Shortly after Trump’s inauguration, I created a Twitter account to follow lawyers. I was sick of breathless Russia punditry, especially from non-experts who insinuated (through wiggled eyebrows and little evidence) that the President would soon be indicted and impeached. The lawyers I found on Twitter were different. They had expertise relevant to the Russia investigation (careers in national security, as federal prosecutors, and in the Department of Justice), and I found their commentary both rich and staid. While they all fiercely opposed Trump, they seemed professionally immune to fevered speculation, unwilling to get ahead of the facts for the sake of a comforting story. So I followed them, hoping that they would illuminate byzantine corners of the law while giving a sober appraisal of both the Trump presidency and its opponents. I haven’t been disappointed.
Since the start of the Mueller probe, two of these lawyers—Preet Bharara and Renato Mariotti—have launched podcasts. And Benjamin Wittes (who is a scholar of law, not a lawyer) has found a wider audience for the Lawfare Podcast, an outgrowth of his influential national security blog. These podcasts mix provocative interviews, measured punditry, and technical explanations of judicial procedures and norms. From them, I’ve gained an education in law and government, as well as an appreciation for those who separate fact from rhetoric and are clear about what they don’t know. I should add that these podcasts have also exposed me to coherent and thoughtful conservatives, mostly opponents of the President, whose insights I wouldn’t have otherwise heard.
No human being, no matter their politics, will always agree with the hosts and guests of these podcasts. I think that makes their broad consensus even more troubling: lawyers of varied political stripes agree that the threat that the Trump administration poses to the country is more profound and far-reaching than I previously understood. The government lawyers that appear on these podcasts are at the front lines of the President’s assault on the law, and while I came for their legally-inflected breaking news analysis, I stayed for the broader story they tell of the perilous erosion of judicial and governmental norms.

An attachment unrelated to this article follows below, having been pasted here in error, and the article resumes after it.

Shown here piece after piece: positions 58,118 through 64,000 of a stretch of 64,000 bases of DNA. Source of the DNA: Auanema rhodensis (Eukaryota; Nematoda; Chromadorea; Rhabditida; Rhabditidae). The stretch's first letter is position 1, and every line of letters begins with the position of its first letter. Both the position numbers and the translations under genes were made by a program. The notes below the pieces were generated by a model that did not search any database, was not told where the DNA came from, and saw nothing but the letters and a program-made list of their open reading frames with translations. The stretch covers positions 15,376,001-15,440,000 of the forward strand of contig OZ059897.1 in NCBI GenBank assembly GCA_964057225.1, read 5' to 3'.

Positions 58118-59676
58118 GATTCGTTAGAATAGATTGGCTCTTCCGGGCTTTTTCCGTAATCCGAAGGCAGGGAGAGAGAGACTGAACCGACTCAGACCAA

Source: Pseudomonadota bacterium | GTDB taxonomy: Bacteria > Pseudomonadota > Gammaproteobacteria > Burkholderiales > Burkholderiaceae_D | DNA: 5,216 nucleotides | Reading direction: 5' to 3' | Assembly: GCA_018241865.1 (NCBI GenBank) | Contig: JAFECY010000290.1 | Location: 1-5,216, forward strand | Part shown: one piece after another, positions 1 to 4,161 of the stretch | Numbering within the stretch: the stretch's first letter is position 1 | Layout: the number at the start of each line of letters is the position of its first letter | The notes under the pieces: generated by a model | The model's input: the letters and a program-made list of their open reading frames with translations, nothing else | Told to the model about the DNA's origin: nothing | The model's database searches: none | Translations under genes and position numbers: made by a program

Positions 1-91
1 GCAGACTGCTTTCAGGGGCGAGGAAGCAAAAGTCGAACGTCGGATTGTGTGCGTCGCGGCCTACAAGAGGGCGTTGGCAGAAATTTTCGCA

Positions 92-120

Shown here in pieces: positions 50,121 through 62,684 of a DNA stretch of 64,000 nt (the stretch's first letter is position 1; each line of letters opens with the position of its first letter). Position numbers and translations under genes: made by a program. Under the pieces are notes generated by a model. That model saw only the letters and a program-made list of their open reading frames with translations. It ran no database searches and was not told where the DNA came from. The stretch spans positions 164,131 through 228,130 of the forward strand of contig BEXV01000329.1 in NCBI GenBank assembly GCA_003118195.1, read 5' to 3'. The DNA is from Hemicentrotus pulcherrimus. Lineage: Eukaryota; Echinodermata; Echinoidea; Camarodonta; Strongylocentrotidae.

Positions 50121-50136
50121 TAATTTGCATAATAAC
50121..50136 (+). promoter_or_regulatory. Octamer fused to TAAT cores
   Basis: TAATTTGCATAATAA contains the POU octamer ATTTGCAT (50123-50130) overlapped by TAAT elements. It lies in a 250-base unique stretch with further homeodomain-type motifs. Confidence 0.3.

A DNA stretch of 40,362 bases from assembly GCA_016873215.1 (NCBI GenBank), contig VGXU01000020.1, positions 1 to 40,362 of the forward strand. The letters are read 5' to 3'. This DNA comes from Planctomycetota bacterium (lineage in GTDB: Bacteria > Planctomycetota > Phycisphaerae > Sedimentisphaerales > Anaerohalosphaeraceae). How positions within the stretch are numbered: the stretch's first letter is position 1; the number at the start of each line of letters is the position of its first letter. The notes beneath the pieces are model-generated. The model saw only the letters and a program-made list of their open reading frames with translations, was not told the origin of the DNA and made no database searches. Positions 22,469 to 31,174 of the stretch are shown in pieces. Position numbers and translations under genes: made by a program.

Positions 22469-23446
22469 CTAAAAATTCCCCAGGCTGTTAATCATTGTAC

Stay Tuned with Preet
In March of 2017, President Trump fired all Obama-appointed U.S. Attorneys. Among them was Preet Bharara, the U.S. Attorney for the Southern District of New York. Unemployed but armed with a robust Twitter following, Bharara transitioned to podcasting, launching the insightful and far-ranging interview podcast Stay Tuned with Preet.
On a typical episode, Bharara begins by answering questions from listeners, whose queries are mostly legal: How do recusal and impeachment work for Supreme Court Justices? Does the Justice Department truly prohibit Mueller from public action before an election? Bharara is accessible yet nuanced in his responses, not offering false hope to Trump’s opponents while taking strong stands against what he sees as overreach and corruption. He is clearly liberal and vocally anti-Trump, but his politics tend to take a backseat to his curiosity, and his legal analysis is wedded to facts rather than yearning. This makes him a credible analyst, and it amplifies his moral authority in the moments when his opinions break through.